Procurement Manager – New Brunswick, NJ
    Marketing Specialist – Boston, MA
    Project Coordinator – New York City, NY
    Michael North Michael North
    VP at Brookfield Associates Inc.
    Regional Sales Manager – Baltimore, MD
    Sr. Sales Professional – Elmsford, NY
    Group Insurance Representative – National Leader – Philadelphia, PA
    Steve Bell Steve Bell
    Director of Corporate Sourcing at The Premier Group
    Sales Manager – Regional – Paramus, NJ
    Information Technology Manager – Morristown, NJ
    Marketing Director – Danbury, CT
    Matty Meyerberg Matty Meyerberg
    Recruiter at Royce Ashland Group, Inc.
    Supply Chain Engineer – Warehousing – Alpharetta, GA
    Transit Planner – Austin, TX
    Senior Associate Auditor – Kansas City, MO
    RJ Bulleri RJ Bulleri
    Recruiter at MR Chicago
    Process Engineer – Indianapolis, IN
    Quality Engineer – Indianapolis, IN
    Repair Supervisor – Schaumburg, IL
    Elisa Sheftic Elisa Sheftic
    President at Right Executive Search
    Project Manager, Profit Planning (Automotive) – Kalamazoo, MI
    Cost Planning Analyst – Kalamazoo, MI
    Senior Tax Accountant – Stamford, CT
    Cie Probst Cie Probst
    Project Manager at Reaction Search International
    B2C Sales Account Executive – Rockville, MD
    B2B Sales Account Executive – Walnut Creek, CA
    Aerospace Sales Professional – Miami, FL
    Amy Hopler Amy Hopler
    Executive Recruiter at Linium Resources
    Assistant Vice President, Finance & Tax / FP&A Specialist – Jersey City, NJ
    Roadshow / Corporate Access, VP – New York, NY
    Desk Review, AML Compliance Specialist – New York, NY
    Benae Lambright Benae Lambright
    Managing Partner at The Lambright Group
    Software Engineer – Chicago, IL
    Sr. Software Engineer – Chicago, IL
    Outside Sales Enterprise Sales Executive – Atlanta, GA
    Congratulations to them all! For the full list of 200 Corporate Recruitment Professionals and 200 Executive Recruiters, click here.

    Good luck to you in your search this week.

  • Android or iPhone? Which lands you a job faster?

    Whether you’re on Android or the iPhone, we’ve got the mobile app for you.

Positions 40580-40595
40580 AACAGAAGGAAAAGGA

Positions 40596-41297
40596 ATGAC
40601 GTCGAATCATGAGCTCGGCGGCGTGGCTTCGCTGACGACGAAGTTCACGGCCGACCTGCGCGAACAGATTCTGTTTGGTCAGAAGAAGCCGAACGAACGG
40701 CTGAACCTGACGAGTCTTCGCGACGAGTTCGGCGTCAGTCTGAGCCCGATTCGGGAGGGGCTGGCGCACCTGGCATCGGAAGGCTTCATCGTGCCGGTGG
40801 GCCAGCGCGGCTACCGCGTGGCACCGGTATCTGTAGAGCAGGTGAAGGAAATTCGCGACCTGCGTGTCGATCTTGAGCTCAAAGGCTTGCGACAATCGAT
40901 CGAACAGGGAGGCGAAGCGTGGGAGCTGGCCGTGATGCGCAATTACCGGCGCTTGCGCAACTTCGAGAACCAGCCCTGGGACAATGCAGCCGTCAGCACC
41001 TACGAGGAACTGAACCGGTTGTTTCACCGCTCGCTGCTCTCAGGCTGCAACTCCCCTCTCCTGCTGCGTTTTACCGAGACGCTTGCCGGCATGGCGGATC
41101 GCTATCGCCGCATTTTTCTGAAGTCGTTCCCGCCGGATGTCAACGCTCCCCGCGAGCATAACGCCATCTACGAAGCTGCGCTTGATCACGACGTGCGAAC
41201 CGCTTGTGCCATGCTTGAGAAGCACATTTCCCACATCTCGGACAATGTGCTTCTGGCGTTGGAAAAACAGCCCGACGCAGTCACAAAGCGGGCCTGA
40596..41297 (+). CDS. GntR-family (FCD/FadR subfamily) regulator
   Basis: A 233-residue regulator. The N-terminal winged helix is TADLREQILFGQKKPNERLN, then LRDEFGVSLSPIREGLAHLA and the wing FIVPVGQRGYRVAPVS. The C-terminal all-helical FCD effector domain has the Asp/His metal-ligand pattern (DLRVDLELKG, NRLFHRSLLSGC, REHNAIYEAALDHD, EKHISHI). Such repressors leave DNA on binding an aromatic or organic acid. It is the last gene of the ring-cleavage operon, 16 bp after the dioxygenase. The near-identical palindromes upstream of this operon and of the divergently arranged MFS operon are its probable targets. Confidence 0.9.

We took the obvious and put it on your smartphone:

    Google Play App Store

    We push jobs to your phone based on your personal profile.

    This is really convenient when you’re just trying to kill five minutes productively at the airport, your kid’s soccer match, or while waiting between meetings.


    TheLadders Mobile App

    We give you a reality check and show you all the other applicants for the job.

    Anonymously, of course — but you get to see their years of experience, salary, and a bit about their background. Makes it easy to know if you’re wasting your time, or have a pretty good shot at being competitive for the role.

    Easily show interest to employers for the jobs you want.

    It’s no secret that our social, connected world, is a bit more immediate, and a bit more casual than the formal days of typed cover letters and letters of introduction. We support both long-form applications and short, one-click, indications of interest for the employers who prefer that. That means it’s easy for you to get started right away from your smartphone.

    Employer feedback direct to your phone

    You’ll know where you stand when employers send their feedback direct to your phone. When employers review your application or indication of interest, and make a determination, we share that info with you. That way it’s easy for you to focus your efforts on the opportunities most likely to turn into an offer for you.

    So I hope you’ll download TheLadders mobile app for your phone and get going today!